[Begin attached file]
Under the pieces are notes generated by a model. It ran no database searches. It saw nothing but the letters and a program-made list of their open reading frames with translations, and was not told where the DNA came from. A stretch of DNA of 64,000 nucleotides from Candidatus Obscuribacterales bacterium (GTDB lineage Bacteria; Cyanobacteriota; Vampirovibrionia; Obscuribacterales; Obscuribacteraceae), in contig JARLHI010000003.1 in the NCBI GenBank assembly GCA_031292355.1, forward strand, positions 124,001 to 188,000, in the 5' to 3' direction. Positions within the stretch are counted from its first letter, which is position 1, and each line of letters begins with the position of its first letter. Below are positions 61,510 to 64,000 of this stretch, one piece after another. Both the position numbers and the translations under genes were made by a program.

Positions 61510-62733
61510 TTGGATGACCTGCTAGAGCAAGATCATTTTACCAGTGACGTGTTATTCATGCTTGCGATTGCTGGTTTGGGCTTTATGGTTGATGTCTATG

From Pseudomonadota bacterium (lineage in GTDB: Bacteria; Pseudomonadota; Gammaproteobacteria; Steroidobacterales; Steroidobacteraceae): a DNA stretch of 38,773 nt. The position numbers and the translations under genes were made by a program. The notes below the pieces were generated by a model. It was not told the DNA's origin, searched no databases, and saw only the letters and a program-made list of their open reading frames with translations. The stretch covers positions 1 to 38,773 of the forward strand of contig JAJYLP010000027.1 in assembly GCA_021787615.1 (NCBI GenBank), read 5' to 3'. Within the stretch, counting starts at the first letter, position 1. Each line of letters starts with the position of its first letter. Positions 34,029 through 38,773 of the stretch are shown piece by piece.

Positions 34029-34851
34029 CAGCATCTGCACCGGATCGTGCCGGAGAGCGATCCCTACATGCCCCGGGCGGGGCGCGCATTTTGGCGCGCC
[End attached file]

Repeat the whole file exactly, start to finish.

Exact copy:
Under the pieces are notes generated by a model. It ran no database searches. It saw nothing but the letters and a program-made list of their open reading frames with translations, and was not told where the DNA came from. A stretch of DNA of 64,000 nucleotides from Candidatus Obscuribacterales bacterium (GTDB lineage Bacteria; Cyanobacteriota; Vampirovibrionia; Obscuribacterales; Obscuribacteraceae), in contig JARLHI010000003.1 in the NCBI GenBank assembly GCA_031292355.1, forward strand, positions 124,001 to 188,000, in the 5' to 3' direction. Positions within the stretch are counted from its first letter, which is position 1, and each line of letters begins with the position of its first letter. Below are positions 61,510 to 64,000 of this stretch, one piece after another. Both the position numbers and the translations under genes were made by a program.

Positions 61510-62733
61510 TTGGATGACCTGCTAGAGCAAGATCATTTTACCAGTGACGTGTTATTCATGCTTGCGATTGCTGGTTTGGGCTTTATGGTTGATGTCTATG

From Pseudomonadota bacterium (lineage in GTDB: Bacteria; Pseudomonadota; Gammaproteobacteria; Steroidobacterales; Steroidobacteraceae): a DNA stretch of 38,773 nt. The position numbers and the translations under genes were made by a program. The notes below the pieces were generated by a model. It was not told the DNA's origin, searched no databases, and saw only the letters and a program-made list of their open reading frames with translations. The stretch covers positions 1 to 38,773 of the forward strand of contig JAJYLP010000027.1 in assembly GCA_021787615.1 (NCBI GenBank), read 5' to 3'. Within the stretch, counting starts at the first letter, position 1. Each line of letters starts with the position of its first letter. Positions 34,029 through 38,773 of the stretch are shown piece by piece.

Positions 34029-34851
34029 CAGCATCTGCACCGGATCGTGCCGGAGAGCGATCCCTACATGCCCCGGGCGGGGCGCGCATTTTGGCGCGCC